Singh's observation refuted the traditional romantic tale. She discussed how males influence and dominate women while hiding their manipulation behind fake shows of love and affection. Singh used feminist literature to attack the patriarchal conception of love. The feminist criticism held that such love violates one's privacy, infringes on other people's space, and pressures and oppresses women, leading to control and dominance.
Geeta Shree described her experience of attempting to break through what she called an "iron ceiling" a decade ago. Geeta Shree praised Chinki Sinha for making history and shattering the glass ceiling by becoming a female editor in charge of a newsroom. Shree worked as an associate editor but was never promoted to the role of editor. Usha Kiran Khan referred to Geeta Shree as a firebrand who railed against criticisms of feminist literature and feminism. She discussed two groups of female authors, one that rejects feminism and the other that embraces it as she does.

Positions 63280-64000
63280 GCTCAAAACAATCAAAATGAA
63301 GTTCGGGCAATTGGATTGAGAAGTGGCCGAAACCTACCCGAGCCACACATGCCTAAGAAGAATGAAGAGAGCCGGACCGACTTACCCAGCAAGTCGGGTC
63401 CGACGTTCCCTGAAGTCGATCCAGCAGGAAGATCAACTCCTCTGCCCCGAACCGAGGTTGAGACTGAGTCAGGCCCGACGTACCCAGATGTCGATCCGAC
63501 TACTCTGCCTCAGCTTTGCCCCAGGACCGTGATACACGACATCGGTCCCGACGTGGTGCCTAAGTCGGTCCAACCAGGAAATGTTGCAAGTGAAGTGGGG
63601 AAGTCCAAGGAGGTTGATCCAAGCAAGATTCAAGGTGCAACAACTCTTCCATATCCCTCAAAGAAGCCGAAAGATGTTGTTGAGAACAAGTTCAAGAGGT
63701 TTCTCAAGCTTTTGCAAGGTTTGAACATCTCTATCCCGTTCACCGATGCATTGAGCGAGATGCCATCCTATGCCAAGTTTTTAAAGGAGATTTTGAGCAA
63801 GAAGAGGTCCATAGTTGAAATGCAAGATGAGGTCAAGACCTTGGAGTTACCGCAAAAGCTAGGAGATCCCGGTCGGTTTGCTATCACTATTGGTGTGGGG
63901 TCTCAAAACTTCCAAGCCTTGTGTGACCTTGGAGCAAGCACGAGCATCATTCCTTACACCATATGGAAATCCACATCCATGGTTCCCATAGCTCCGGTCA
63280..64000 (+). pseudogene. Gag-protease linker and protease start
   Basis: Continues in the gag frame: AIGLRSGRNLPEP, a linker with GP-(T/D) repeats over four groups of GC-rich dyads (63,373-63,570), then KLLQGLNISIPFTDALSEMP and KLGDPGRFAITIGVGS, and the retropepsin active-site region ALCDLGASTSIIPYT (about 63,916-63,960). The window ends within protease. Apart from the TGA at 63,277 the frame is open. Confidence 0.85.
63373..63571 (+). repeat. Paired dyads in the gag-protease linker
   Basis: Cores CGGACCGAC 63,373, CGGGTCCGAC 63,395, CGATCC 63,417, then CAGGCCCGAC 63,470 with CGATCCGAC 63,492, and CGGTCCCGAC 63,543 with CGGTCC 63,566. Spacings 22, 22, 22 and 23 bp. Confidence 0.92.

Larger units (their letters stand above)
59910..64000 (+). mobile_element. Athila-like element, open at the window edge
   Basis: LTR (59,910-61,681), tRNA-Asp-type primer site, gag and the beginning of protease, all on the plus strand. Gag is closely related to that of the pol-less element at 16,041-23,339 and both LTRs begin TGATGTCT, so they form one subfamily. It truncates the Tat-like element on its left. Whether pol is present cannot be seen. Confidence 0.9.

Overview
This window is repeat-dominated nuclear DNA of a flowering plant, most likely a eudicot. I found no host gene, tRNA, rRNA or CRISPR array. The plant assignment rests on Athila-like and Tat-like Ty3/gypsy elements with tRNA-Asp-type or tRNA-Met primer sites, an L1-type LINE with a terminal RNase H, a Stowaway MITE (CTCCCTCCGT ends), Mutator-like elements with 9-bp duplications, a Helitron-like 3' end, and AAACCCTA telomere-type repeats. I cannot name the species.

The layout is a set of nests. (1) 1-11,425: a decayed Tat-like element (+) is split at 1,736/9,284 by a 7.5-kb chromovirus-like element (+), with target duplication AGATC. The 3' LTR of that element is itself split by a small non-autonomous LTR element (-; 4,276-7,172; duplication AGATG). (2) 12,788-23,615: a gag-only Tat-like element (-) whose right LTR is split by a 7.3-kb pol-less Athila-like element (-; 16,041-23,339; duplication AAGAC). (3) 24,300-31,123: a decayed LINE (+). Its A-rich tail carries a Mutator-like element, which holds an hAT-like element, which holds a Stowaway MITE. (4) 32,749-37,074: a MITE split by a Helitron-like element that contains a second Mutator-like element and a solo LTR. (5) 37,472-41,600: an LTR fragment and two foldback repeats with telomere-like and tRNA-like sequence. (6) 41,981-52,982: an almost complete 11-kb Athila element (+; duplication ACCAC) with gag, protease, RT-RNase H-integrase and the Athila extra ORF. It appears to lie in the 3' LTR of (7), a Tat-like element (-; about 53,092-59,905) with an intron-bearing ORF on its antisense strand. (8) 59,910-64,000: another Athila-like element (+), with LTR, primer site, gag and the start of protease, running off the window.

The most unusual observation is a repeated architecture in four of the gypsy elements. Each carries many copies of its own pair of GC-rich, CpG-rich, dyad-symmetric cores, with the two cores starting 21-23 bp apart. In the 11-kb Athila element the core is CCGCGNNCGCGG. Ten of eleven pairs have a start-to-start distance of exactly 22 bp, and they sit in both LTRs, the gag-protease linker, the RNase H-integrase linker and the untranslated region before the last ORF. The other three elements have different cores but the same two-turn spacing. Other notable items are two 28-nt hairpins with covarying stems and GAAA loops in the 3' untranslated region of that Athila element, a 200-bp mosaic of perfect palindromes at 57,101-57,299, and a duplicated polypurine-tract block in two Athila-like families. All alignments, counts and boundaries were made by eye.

Claiming the agency of her work, Shree strongly asserted in her Maithili dialect that the lens to analyze her art must be feminist. You can adopt your ideals and personal style from your tradition, but the lens must evolve and be hybrid. She also took great delight in pointing out that women have learned to be carefree, making the feminist literary moment we are presently experiencing possible. Geeta Shree and Chinki Sinha dismantled the burdens that society instills in women beginning at a young age. Women have traditionally been trained to be cautious, behave, and act properly.
While she laughed, the "Men and other people "queries had hatred and anger," Sinha said of the comedic tragedies that begin with a woman's fate. Women have their laughs. "To have one final chuckle, she says.
Women are not ignorant of the patriarchy's collaboration with the capitalist economy or the capitalist forces controlling the market and economy. Even in the third decade of the twenty-first century, Sujata Prasad detailed the deplorable state of female fiction. "It seems absurd that we still require a separate session for female authors. We hope for the day when we don't need to single out women whose writing is a kind of resistance."